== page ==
When Barking Becomes a Compulsion: Canine Tourettes Syndrome

When Barking Becomes a Compulsion: Canine Tourettes Syndrome

Dogs are known for their barking, but what happens when barking becomes a compulsion? Canine Tourettes Syndrome, also known as Canine Compulsive Disorder, is a neurological disorder that affects dogs, causing them to perform repetitive and often meaningless behaviors. In this article, we will explore the causes, symptoms, diagnosis, and treatment of Canine Tourettes Syndrome, as well as how to live with a dog with this disorder.

Canine Tourettes Syndrome is a relatively rare disorder, affecting approximately 1-3% of dogs. The disorder is characterized by repetitive and involuntary movements, such as barking, spinning, tail chasing, and licking. These behaviors are often performed in response to stress or anxiety and can interfere with the dog’s daily life.

The causes of Canine Tourettes Syndrome are not fully understood, but it is believed to be a combination of genetic and environmental factors. Some breeds are more prone to the disorder than others, such as Bull Terriers, Doberman Pinschers, and German Shepherds. Trauma, such as abuse or neglect, can also contribute to the development of the disorder.

Diagnosing Canine Tourettes Syndrome can be challenging, as there is no specific test for the disorder. A physical examination, behavioral observation, and laboratory tests may be used to rule out other medical conditions. A diagnosis is typically made based on the dog’s history and symptoms.

Treatment for Canine Tourettes Syndrome typically involves a combination of medications and behavioral therapy. Medications such as antidepressants and anti-anxiety drugs may be prescribed to help reduce the dog’s compulsive behaviors. Behavioral therapy, such as desensitization and counter-conditioning, can help the dog learn new coping strategies. Environmental management, such as reducing stressors in the dog’s environment, can also be helpful.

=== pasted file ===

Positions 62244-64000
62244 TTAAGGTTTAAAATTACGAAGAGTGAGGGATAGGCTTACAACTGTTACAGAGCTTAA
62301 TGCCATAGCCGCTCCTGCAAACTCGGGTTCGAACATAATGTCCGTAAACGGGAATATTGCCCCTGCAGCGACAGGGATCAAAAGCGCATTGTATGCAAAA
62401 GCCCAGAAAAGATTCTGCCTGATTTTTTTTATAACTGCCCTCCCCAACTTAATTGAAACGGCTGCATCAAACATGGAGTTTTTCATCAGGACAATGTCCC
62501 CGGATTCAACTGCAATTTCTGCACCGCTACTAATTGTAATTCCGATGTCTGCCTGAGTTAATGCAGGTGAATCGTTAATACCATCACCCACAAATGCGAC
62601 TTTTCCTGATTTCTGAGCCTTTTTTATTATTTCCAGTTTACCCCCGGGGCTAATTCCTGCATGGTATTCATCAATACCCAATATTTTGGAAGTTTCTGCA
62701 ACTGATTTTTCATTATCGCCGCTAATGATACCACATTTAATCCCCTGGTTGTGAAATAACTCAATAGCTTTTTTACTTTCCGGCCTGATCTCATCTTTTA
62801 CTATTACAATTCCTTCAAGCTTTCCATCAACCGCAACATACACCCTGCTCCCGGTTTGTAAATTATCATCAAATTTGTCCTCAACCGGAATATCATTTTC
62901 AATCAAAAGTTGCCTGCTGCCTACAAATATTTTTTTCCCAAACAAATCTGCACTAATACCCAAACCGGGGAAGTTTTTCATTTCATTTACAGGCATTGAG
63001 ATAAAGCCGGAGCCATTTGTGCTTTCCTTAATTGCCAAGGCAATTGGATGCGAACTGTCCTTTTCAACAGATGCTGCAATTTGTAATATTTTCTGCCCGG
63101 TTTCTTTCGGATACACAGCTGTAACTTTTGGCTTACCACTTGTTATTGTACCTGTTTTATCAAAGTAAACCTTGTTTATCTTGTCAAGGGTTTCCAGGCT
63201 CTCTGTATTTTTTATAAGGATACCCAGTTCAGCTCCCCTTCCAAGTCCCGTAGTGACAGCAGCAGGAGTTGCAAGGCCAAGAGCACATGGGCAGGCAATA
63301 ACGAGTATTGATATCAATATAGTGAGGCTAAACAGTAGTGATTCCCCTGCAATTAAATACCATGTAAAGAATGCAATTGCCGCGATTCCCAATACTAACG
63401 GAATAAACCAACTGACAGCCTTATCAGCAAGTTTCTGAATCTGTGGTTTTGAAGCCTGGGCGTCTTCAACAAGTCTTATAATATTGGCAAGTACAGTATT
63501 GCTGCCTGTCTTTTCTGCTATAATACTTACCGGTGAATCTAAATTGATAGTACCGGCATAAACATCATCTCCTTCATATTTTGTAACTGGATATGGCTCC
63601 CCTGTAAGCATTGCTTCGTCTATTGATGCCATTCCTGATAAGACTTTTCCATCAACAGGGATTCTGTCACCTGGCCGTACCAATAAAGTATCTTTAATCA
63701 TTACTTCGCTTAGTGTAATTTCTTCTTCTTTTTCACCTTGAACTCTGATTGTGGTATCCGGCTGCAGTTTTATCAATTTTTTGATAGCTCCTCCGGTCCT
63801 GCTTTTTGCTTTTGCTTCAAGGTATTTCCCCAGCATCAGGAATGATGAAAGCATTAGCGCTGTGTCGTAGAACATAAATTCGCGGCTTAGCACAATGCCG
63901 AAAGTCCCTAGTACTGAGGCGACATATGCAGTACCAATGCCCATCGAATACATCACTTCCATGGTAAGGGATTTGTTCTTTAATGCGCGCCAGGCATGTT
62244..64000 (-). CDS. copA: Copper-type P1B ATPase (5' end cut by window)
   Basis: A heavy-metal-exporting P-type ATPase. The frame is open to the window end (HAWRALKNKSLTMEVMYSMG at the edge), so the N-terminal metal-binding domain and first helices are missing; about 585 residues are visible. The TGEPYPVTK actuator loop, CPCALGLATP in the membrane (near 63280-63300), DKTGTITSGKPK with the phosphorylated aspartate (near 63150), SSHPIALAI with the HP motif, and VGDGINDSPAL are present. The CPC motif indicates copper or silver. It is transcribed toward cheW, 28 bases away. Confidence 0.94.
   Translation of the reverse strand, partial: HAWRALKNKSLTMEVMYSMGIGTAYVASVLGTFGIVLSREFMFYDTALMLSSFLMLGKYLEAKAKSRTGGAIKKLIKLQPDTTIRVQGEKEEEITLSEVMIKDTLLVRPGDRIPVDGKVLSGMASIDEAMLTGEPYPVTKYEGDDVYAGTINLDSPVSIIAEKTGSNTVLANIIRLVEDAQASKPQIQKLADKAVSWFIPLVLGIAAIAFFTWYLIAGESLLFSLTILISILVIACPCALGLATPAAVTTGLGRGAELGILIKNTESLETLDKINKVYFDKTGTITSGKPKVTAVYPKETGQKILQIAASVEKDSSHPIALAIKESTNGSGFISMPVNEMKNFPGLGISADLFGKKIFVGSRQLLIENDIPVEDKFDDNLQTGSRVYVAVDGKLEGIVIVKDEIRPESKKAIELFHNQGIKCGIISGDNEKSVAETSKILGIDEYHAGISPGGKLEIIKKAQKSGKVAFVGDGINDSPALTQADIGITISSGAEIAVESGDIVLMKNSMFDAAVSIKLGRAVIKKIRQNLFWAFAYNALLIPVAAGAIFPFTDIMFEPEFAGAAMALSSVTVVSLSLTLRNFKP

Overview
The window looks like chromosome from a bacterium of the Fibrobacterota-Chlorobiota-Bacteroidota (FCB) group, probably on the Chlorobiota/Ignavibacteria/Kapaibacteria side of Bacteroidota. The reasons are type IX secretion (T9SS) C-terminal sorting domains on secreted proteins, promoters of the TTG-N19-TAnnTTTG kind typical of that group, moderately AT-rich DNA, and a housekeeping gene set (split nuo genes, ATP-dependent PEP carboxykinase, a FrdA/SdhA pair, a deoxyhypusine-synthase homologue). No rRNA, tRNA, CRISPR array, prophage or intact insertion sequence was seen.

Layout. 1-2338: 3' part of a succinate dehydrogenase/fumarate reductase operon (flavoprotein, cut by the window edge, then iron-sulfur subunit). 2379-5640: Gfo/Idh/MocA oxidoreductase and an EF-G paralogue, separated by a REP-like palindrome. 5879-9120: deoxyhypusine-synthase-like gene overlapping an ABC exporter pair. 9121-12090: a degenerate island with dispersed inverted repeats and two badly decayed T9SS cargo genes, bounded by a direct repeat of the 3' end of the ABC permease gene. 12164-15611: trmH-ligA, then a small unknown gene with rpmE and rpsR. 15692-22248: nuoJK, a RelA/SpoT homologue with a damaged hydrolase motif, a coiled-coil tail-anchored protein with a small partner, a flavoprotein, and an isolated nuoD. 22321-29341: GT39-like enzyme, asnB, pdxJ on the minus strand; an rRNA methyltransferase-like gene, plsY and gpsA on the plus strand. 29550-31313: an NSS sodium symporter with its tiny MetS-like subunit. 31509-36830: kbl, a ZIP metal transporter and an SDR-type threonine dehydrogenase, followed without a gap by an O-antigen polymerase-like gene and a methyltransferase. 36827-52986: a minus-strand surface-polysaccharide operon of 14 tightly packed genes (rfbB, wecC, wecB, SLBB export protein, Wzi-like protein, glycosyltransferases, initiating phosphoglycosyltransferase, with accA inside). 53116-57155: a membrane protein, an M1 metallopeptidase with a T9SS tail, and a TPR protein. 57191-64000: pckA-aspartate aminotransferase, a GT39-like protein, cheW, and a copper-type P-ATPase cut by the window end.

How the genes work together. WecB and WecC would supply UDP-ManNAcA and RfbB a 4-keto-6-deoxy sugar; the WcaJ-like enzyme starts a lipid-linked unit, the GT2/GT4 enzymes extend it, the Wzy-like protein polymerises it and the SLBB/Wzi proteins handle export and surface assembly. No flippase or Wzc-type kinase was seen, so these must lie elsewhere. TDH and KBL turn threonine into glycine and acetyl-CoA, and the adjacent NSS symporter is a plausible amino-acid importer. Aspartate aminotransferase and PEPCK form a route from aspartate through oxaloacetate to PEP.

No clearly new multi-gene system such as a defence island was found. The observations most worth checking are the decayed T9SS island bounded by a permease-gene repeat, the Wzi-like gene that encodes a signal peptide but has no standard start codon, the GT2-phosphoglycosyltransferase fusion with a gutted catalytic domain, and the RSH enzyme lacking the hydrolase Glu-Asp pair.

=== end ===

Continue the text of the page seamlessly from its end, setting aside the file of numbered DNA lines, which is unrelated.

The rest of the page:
Living with a dog with Canine Tourettes Syndrome can be challenging, but there are coping strategies that can help. Support groups for owners of dogs with the disorder can provide emotional support and practical advice. Quality of life for the dog and the owner can be improved by providing a structured routine, plenty of exercise, and positive reinforcement training.

In conclusion, Canine Tourettes Syndrome is a rare but challenging disorder that affects dogs. Early diagnosis and treatment are important for improving the dog’s quality of life. While there is no cure for the disorder, there is hope for a better future through ongoing research and advancements in treatment options.


1. Can Canine Tourettes Syndrome be cured?
There is currently no cure for Canine Tourettes Syndrome, but treatment can help manage the dog’s symptoms.

2. Is Canine Tourettes Syndrome hereditary?
There is evidence to suggest that genetics may play a role in the development of Canine Tourettes Syndrome.

3. Can Canine Tourettes Syndrome be prevented?
Preventing Canine Tourettes Syndrome is difficult, but providing a stable and stress-free environment for the dog can help reduce the risk of developing the disorder.

4. Can a dog with Canine Tourettes Syndrome live a normal life?
With proper treatment and management, a dog with Canine Tourettes Syndrome can live a relatively normal life.

5. Can Canine Tourettes Syndrome be fatal?
Canine Tourettes Syndrome is not fatal, but it can significantly impact the dog’s quality of life if left untreated.

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